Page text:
praeda

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Latin[edit]

Etymology[edit]

From earlier praeheda, from the same root as praehendō/prehendō.

Pronunciation[edit]

Noun[edit]

praeda f ‎(genitive praedae); first declension

  1. plunder, spoils of war, booty
  2. prey, game taken in the hunt
  3. gain, profit

Inflection[edit]

First declension.

Case Singular Plural
nominative praeda praedae
genitive praedae praedārum
dative praedae praedīs
accusative praedam praedās
ablative praedā praedīs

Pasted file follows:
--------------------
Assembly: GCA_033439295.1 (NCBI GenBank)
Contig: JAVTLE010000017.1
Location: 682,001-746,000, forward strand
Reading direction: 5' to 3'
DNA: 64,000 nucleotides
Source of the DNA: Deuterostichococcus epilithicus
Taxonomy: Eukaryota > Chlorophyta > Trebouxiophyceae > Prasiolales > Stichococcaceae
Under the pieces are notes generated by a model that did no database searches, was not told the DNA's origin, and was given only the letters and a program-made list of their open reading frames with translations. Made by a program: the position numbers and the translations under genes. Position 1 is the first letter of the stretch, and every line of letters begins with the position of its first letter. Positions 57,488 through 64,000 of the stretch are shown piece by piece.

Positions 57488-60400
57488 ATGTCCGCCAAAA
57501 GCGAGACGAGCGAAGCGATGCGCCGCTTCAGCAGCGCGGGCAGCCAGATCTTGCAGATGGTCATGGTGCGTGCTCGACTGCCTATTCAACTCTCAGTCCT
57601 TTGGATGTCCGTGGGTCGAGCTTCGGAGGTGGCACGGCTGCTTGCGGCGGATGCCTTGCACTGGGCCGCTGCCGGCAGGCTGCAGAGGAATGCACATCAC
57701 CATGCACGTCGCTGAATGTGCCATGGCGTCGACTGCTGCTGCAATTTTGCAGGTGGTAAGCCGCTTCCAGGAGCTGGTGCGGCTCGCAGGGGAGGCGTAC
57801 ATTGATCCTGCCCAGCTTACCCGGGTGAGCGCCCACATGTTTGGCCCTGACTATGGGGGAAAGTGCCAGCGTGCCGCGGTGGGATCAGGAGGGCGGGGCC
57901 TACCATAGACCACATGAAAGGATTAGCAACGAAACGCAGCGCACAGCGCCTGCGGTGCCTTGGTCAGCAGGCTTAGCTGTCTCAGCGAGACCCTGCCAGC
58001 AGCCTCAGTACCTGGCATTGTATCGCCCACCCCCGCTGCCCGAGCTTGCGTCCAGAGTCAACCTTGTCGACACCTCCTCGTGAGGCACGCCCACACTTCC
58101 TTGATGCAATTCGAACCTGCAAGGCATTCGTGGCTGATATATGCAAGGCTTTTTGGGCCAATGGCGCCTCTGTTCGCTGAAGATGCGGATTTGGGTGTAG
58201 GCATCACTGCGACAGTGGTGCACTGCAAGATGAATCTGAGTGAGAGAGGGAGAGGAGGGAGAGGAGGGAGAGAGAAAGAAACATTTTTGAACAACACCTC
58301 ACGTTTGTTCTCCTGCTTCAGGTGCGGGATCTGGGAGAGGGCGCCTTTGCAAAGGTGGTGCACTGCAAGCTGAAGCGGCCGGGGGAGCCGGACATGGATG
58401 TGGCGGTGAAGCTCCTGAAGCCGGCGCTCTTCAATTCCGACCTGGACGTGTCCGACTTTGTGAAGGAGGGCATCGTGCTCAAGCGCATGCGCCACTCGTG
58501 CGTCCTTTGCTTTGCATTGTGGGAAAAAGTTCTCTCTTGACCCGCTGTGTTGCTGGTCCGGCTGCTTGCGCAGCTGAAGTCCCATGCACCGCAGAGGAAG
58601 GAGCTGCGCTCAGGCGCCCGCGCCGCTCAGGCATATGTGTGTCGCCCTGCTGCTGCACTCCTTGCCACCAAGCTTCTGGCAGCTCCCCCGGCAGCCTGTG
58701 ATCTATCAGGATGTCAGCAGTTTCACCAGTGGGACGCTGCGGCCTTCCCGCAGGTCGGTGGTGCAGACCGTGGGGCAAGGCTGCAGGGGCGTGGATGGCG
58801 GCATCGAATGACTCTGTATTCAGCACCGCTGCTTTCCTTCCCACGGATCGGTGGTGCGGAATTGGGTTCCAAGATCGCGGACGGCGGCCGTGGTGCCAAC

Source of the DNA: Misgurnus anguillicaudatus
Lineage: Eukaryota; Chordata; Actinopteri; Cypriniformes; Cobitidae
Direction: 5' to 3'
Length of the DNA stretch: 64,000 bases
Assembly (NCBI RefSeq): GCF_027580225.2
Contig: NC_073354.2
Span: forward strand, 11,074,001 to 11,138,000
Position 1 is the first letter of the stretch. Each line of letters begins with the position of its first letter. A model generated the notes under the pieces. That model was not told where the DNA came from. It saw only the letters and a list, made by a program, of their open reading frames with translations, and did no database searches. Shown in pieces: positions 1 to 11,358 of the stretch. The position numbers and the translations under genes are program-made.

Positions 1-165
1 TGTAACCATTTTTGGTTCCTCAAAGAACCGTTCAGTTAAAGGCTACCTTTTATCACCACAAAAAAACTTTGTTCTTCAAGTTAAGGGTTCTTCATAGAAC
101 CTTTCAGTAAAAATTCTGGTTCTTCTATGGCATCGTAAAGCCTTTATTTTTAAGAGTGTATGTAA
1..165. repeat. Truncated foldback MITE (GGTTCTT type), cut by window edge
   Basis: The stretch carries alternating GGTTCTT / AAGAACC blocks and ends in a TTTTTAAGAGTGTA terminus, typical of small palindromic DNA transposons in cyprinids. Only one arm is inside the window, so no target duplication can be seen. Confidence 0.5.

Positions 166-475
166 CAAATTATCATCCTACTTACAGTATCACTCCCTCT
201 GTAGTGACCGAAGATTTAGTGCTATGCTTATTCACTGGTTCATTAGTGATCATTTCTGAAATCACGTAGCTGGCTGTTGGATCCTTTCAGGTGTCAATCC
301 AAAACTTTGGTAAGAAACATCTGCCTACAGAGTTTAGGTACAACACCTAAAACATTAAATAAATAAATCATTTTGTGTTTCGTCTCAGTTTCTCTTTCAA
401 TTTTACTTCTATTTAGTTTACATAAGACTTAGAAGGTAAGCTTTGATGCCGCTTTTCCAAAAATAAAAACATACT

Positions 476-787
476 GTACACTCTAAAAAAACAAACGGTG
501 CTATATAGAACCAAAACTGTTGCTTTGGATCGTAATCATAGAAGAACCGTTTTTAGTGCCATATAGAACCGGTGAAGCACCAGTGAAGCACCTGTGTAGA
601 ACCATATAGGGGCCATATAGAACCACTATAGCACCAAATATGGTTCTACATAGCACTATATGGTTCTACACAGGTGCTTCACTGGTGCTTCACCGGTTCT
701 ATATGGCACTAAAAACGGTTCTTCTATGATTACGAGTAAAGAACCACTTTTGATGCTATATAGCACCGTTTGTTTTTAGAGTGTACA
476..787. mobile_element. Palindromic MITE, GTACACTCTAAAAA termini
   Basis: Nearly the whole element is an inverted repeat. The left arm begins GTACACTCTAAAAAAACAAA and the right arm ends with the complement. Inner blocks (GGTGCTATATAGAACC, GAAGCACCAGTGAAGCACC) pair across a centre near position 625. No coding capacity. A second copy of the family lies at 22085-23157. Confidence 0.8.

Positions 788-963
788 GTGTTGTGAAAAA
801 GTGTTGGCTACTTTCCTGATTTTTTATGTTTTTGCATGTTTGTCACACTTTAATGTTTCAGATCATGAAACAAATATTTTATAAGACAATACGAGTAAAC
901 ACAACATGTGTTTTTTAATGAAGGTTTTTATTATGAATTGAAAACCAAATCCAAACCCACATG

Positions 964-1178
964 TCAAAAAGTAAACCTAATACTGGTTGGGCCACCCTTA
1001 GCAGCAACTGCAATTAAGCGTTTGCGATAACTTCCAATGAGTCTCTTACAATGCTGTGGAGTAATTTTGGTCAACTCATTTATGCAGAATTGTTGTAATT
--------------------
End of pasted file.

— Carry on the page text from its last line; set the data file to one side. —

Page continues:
vocative praeda praedae

Related terms[edit]

Descendants[edit]

References[edit]

  • praeda in Charlton T. Lewis & Charles Short (1879) A Latin Dictionary, Oxford: Clarendon Press
  • praeda in Charlton T. Lewis (1891) An Elementary Latin Dictionary, New York: Harper & Brothers
  • PRAEDA” in Charles du Fresne du Cange’s Glossarium Mediæ et Infimæ Latinitatis (augmented edition, 1883–1887)
  • praeda” in Félix Gaffiot (1934), Dictionnaire Illustré Latin-Français, Paris: Hachette.
  • Meissner, Carl; Auden, Henry William (1894) Latin Phrase-Book[1], London: Macmillan and Co.
    • to carry off booty: ferre atque agere praedam
  • praeda in Harry Thurston Peck, editor (1898) Harper's Dictionary of Classical Antiquities, New York: Harper & Brothers
  • praeda in William Smith et al., editor (1890) A Dictionary of Greek and Roman Antiquities, London: William Wayte. G. E. Marindin